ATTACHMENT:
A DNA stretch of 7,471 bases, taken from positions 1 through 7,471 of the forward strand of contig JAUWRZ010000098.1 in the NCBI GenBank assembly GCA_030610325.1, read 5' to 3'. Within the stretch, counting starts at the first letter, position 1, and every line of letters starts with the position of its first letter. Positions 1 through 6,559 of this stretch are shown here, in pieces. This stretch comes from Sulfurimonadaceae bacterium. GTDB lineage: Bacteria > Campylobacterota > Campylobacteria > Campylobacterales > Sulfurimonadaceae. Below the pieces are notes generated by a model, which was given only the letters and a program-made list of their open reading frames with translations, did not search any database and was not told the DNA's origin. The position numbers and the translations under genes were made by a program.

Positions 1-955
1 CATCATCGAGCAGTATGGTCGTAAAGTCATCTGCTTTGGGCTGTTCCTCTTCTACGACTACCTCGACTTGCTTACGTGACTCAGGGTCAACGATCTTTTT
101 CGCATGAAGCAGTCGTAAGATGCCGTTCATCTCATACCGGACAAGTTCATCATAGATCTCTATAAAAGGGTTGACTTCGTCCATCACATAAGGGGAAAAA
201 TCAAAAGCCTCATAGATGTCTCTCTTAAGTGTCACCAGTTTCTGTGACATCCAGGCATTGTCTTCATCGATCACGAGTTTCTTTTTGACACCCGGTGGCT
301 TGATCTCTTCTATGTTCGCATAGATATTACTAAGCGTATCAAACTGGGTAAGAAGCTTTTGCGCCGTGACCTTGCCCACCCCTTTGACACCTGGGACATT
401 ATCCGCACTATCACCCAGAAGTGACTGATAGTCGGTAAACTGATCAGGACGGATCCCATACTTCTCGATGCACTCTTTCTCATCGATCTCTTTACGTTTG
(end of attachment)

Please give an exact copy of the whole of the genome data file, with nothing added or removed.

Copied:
A DNA stretch of 7,471 bases, taken from positions 1 through 7,471 of the forward strand of contig JAUWRZ010000098.1 in the NCBI GenBank assembly GCA_030610325.1, read 5' to 3'. Within the stretch, counting starts at the first letter, position 1, and every line of letters starts with the position of its first letter. Positions 1 through 6,559 of this stretch are shown here, in pieces. This stretch comes from Sulfurimonadaceae bacterium. GTDB lineage: Bacteria > Campylobacterota > Campylobacteria > Campylobacterales > Sulfurimonadaceae. Below the pieces are notes generated by a model, which was given only the letters and a program-made list of their open reading frames with translations, did not search any database and was not told the DNA's origin. The position numbers and the translations under genes were made by a program.

Positions 1-955
1 CATCATCGAGCAGTATGGTCGTAAAGTCATCTGCTTTGGGCTGTTCCTCTTCTACGACTACCTCGACTTGCTTACGTGACTCAGGGTCAACGATCTTTTT
101 CGCATGAAGCAGTCGTAAGATGCCGTTCATCTCATACCGGACAAGTTCATCATAGATCTCTATAAAAGGGTTGACTTCGTCCATCACATAAGGGGAAAAA
201 TCAAAAGCCTCATAGATGTCTCTCTTAAGTGTCACCAGTTTCTGTGACATCCAGGCATTGTCTTCATCGATCACGAGTTTCTTTTTGACACCCGGTGGCT
301 TGATCTCTTCTATGTTCGCATAGATATTACTAAGCGTATCAAACTGGGTAAGAAGCTTTTGCGCCGTGACCTTGCCCACCCCTTTGACACCTGGGACATT
401 ATCCGCACTATCACCCAGAAGTGACTGATAGTCGGTAAACTGATCAGGACGGATCCCATACTTCTCGATGCACTCTTTCTCATCGATCTCTTTACGTTTG